Sunday, September 6, 2009

Angers: pour tout de suite et pour longtemps

One might think that when living abroad, the most difficult adjustments to make in one's daily life, or vie quotidienne, would be those that result from cultural or linguistic differences. I, however, have found that my most baffling experiences yet have had to do with laundry. It has been the pursuit of a washer and dryer and, even more befuddling, actually figuring out how to use the machines, both here and in Rome, that makes me think, "my life in America is SO easy." It is not the fact that there is no air conditioning any where nor the fact that you have to pay to use public restrooms; even the reality that everything here is at least half the size of things in America (cars, rooms, people) is easy to accept. Consistently, it has been my experiences with washers and dryers that make me think to myself, I heart the U.S.A.

There are other aspects of daily life here that make me think the contrary, I heart la France:

Castles less than 500 metres from my house; the impression you get when walking down the street or sitting at a restaurant that there is no rush. Take your time. Something that I particularly like about Angers is the abundance of crêperies (if you sit down, the meal usually consists of 1) a galette, which is a crêpe with eggs and ham or vegetables; 2) a dessert crêpe...just with sugar is really yummy. Another favorite is chocolate and banana; 3) cidre, the cold, alcoholic, bubbly cider that one traditionally drinks while eating galettes, grâce à la Bretagne) and kebab stands that stay open all night.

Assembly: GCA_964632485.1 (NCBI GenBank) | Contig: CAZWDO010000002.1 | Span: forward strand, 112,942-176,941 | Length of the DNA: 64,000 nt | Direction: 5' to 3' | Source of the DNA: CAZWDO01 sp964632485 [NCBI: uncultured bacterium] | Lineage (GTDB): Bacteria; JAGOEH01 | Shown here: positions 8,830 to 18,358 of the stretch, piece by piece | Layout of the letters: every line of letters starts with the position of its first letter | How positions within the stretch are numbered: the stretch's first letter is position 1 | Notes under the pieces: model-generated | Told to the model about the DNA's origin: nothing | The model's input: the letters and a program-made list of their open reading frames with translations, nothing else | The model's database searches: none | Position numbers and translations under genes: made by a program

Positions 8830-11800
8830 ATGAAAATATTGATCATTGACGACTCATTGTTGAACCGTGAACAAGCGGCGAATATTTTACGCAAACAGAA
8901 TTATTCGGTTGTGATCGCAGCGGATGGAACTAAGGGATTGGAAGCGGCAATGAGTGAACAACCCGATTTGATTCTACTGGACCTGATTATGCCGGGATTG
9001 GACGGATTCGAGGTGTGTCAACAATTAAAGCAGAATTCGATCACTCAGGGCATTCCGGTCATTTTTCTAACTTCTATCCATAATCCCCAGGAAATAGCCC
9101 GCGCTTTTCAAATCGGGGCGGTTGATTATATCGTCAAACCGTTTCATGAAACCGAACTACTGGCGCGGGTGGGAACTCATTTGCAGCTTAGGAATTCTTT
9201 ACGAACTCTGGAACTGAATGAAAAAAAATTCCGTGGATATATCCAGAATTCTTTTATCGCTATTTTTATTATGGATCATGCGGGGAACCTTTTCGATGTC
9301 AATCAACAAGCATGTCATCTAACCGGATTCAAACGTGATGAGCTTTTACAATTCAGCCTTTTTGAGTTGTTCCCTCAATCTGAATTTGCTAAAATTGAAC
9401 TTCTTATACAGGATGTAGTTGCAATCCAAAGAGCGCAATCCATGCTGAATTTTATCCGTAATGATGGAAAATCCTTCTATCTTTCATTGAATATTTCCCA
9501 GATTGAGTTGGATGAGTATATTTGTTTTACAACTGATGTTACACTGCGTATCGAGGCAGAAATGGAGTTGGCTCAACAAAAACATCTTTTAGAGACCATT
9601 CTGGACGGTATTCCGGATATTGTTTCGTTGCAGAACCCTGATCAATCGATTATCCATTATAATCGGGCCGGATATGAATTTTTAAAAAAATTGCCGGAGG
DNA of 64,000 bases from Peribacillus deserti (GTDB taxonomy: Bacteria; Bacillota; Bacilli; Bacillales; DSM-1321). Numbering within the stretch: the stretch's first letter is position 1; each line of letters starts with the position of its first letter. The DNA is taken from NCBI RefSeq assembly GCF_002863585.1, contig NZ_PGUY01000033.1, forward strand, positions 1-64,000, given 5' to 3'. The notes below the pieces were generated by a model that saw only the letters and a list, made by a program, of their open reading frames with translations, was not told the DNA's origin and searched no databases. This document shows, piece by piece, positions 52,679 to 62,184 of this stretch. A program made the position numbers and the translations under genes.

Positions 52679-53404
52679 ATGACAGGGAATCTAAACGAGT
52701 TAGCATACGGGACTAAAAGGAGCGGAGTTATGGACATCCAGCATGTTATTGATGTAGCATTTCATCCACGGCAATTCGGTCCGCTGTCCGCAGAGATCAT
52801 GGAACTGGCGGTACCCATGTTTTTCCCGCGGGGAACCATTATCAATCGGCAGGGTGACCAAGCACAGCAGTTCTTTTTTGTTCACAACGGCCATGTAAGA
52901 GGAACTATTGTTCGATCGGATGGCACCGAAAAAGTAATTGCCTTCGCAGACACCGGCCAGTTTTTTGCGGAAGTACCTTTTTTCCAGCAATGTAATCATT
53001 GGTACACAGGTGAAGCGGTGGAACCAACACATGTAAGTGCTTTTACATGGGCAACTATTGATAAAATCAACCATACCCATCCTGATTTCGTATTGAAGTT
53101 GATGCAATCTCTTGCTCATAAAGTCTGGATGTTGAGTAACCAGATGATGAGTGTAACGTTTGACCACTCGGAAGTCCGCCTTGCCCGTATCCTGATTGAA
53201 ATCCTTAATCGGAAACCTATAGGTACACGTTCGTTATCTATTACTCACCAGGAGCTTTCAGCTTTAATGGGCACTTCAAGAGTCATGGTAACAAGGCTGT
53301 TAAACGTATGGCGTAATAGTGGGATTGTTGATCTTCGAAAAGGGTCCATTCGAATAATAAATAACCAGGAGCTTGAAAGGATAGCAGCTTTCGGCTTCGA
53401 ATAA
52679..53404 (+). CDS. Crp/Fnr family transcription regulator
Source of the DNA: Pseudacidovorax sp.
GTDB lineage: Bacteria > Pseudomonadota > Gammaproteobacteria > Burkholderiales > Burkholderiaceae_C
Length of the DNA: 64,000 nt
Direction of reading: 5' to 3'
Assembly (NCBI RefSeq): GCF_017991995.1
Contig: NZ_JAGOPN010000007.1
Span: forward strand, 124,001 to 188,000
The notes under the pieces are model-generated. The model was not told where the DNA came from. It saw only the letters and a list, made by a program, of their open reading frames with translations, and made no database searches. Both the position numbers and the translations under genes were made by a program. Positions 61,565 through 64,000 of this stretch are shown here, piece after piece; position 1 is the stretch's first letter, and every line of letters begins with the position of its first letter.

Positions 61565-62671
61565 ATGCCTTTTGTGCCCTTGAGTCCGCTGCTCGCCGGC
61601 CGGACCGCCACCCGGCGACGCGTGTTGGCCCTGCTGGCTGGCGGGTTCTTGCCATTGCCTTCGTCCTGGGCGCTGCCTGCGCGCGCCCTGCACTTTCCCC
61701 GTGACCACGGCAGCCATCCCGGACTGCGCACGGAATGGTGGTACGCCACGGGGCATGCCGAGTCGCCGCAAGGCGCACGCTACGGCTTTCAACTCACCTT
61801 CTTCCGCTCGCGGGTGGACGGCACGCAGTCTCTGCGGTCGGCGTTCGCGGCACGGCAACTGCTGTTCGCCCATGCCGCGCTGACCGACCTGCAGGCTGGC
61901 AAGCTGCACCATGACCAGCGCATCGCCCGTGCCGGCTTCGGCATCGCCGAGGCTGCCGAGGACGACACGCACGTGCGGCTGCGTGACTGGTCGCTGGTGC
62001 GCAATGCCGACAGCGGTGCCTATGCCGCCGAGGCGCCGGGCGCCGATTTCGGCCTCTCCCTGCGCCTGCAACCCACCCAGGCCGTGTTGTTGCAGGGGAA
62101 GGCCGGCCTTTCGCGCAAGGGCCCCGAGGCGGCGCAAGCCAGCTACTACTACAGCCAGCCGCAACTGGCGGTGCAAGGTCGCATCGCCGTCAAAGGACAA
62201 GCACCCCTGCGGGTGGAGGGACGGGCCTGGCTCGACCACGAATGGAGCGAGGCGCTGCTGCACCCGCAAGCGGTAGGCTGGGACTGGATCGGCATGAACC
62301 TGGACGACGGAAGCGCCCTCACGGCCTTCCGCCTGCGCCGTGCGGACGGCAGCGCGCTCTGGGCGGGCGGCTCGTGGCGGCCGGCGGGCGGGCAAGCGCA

The history in Angers is fascinating because it is the heart of French history. It is out of this region, Anjou (of which Angers is the capital), that the lines of French kings came. This is where France was born. Angers is also really different from the France I am used to, la Provence. The fashion here is so preppy. Everyone wears pastel Ralph Lauren and Lacoste polos; boys even wear them with beige sweaters wrapped around their shoulders. Furthermore, no one is without the ultimate prep accessory: the classic Ray-ban Wayfarer. And, bien sûr, all the girls carry Longchamp and boys carry man-purses. I love it. Thankfully, I also have my faithful wayfarers and Longchamp.

My classes here are great. For the month of September I am doing an intensive French program. This means that I am in French language and speaking classes for about 8 hours a day. It is indeed intense, but I love it. I love le français. And, so far, I love Angers.

1 comment:

  1. Mmm... I really want a crepe now.

    I had no idea Angers was the birthplace of the kings of France. I definitely want to visit both you and this amazing city. The pictures on Facebook were gorgeous! I can totally see you blending in with the natives with your wayfarers and Longchamp. French fashion is always cute, though I'd never be able to keep up!


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